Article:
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Welfare Reform on the Web (October 2000): Health Care - Overseas

AMERICAN BOOTY

H. Berliner

Health Service Journal, vol. 110, July 6th 2000, p. 34

Explores the background of an agreement between Columbia-HCA, the largest proprietary hospital chain in the US, and the Department of Justice for compensation of 745m to be paid to settle allegations of fraud and abuse of the Medicare programme.

BERLIN IN CLASH WITH GPs ON OVERSPENDS

C. Tutt and R. Atkins

Financial Times, Aug. 2nd 2000, p.8

The German government is to impose financial penalties on general practitioners who have exceeded budgets for prescription drugs.

THE EVIDENCE-BASED APPROACH IN HEALTH POLICY AND HEALTH CARE DELIVERY

L. W. Niessen, E. W. M. Grijsecls and F. F. H. Rutten

Social Science and Medicine, vol. 51, 2000, p. 859-869

Papers first sketches general developments in the way in which health policy is informed by the results from health research. Then summarises evidence-based approaches in health at three impact levels: intersectoral assessment, national health care policy and evidence-based medicine in everyday practice.

POPULATION AGEING IN DEVELOPED AND DEVELOPING REGIONS: IMPLICATIONS FOR HEALTH POLICY

P. Lloyd-Sherlock

Social Science and Medicine, vol. 51, 2000, p. 887-895

Paper seeks to highlight some key issues arising from population ageing. It begins with a brief overview of international trends in demographic ageing and considers the health needs of different groups of older people. It sketches out some implications for policy, paying particular attention to the financing and organisation of health services. Finally discusses how older people have been affected by, and adapted to, processes of social, economic and political change.

PRIORITY-SETTING IN NEW ZEALAND: TRANSLATING PRINCIPLES INTO PRACTICE

T. Ashton, J. Cumming and N. Devlin

Journal of Health Service Research and Policy, vol. 5, 2000, p. 170-175

Describes a principles-based approach to setting purchasing priorities proposed by the New Zealand Health Funding Authority in May 1998. The proposed priority-setting process involved identifying the extent to which services contributed to the policy goals of maximising effectiveness, minimising cost, promoting equity of outcomes and improving the health of the Maori whilst being broadly acceptable to the public. The approach incorporated the economic methods of programme budgeting and marginal analysis, and cost-utility analysis.

PRIVATE HEALTH CARE

M. W. Uplekar

Social Science and Medicine, vol. 51, 2000, p. 897-904

Distinct advantages of privatisation have been well demonstrated in other sectors. Private sector principles may also be applied to some aspects of health care delivery. But if health is considered as a public good and not a market commodity, and if equity is not to be compromised, a lot of regulatory checks and balances may be required. If these can be jointly developed by local, national and international public health and medical institutions and enforced effectively, the organisation and day to day management of health care services may be handed over to whichever of the public or private sectors performs better.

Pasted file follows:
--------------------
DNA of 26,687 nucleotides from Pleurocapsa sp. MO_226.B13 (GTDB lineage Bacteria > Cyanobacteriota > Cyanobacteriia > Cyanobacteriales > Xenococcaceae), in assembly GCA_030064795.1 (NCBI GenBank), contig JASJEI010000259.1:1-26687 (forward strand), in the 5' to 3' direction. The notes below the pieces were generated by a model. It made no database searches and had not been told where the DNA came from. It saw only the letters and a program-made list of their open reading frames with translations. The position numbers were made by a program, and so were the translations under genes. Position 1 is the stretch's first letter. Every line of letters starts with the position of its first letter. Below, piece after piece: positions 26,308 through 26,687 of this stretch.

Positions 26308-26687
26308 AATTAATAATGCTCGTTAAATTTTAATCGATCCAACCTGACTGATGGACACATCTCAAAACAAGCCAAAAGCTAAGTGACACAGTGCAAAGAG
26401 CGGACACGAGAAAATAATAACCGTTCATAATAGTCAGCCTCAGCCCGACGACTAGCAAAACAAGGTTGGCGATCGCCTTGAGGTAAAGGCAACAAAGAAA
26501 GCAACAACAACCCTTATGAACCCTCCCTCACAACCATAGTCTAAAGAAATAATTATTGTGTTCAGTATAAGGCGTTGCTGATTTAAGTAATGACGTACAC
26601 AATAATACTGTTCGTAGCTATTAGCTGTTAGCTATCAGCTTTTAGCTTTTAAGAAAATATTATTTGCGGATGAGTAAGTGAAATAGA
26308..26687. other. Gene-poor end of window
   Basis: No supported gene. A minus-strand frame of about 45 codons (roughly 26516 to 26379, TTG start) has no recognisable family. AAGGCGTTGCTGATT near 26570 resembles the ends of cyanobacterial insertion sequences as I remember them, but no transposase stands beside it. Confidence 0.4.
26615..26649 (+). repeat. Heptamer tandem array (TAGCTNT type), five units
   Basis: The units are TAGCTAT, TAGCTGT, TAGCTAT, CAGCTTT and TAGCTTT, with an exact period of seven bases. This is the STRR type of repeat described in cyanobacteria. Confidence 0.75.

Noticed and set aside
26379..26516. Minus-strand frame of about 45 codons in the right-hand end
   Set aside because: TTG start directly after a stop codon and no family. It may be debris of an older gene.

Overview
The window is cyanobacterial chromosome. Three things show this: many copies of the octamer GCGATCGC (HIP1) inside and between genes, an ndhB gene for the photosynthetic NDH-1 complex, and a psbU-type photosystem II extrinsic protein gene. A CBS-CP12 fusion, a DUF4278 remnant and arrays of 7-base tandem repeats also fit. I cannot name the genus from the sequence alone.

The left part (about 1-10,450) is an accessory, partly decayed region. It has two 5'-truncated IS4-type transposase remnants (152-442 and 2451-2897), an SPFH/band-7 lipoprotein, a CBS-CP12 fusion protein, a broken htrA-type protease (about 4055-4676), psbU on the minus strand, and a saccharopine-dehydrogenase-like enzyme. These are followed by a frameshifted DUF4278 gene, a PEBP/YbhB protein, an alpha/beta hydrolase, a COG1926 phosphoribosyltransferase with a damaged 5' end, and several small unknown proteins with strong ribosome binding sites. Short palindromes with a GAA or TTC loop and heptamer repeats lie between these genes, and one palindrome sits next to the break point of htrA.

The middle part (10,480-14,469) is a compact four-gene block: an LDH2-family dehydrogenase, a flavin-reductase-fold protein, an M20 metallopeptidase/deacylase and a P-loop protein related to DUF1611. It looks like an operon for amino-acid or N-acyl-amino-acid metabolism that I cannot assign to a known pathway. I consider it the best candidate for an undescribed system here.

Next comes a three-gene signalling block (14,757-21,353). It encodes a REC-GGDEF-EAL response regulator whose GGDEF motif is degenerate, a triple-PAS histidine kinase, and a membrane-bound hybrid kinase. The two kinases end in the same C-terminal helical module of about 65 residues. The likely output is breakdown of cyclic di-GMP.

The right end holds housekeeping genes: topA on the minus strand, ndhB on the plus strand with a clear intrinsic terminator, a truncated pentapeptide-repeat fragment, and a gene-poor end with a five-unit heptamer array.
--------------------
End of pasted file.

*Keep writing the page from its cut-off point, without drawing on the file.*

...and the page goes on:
REFORMING HEALTH CARE IN EUROPE

R. Freeman and M. Moran

West European Politics, vol. 23, Apr. 2000, p. 35-58

Begins by examining the fiscal imperatives for health care reform, and traces responses to them. Then describes associated changes to the organisation and management of health systems, assessing the extent to which many of them have become more alike. Through an account of the reform process in different countries, discusses the strengthening position of the state in the regulation of health care. Finally explores the implications of the globalisation of the health care industry.

SCIENCE IN PRACTICE: CAN HEALTH CARE REFORM PROJECTS IN CENTRAL AND EASTERN EUROPE BE EVALUATED SYSTEMATICALLY?

S. J. Grielen et al

Health Policy, vol. 53, 2000, p. 73-89

Since the beginning of the 1990s, health care reform projects have taken place in many of the former communist countries, but these projects are rarely evaluated systematically. Evaluation, however, is an important tool for increasing their rationality and continuity. The aim of the paper is to identify the difficulties in the efforts towards systematic evaluation and draw lessons for the future.

TARGETS AS A TOOL IN HEALTH POLICY.

PART 1: LESSONS LEARNED

L. M. Van Herten and L. J. Gunning-Schepers

Health Policy, vol. 52, 2000, p. 1-11

Balancing benefits and drawbacks, article concludes that target setting can be a worthwhile tool in health policy. Targets set should be SMART, ie specific, measurable, achievable, realistic and time-bound. Target setting should be undertaken in a climate of political will and daring. Without political commitment and the will to execute a health target approach, a policy will be doomed to fail.

TARGETS AS A TOOL IN HEALTH POLICY.

PART 2: GUIDELINES FOR APPLICATION

L. M. van Herten and L. J. Gunning-Schepers

Health Policy, vol. 52, 2000, p. 13-23

Article reviews the health policy development cycle in relation to health target setting. First there should be an understanding of the problem and a clear picture of the health status of the population. Then a solution can be selected. Chosen solution are then implemented by government and stakeholders. This is then followed by a monitoring and evaluation phase, which again provides insight into the health status of the population. At every stage of the health policy cycle, authors discuss the questions which should be addressed when using targets as a policy tool.

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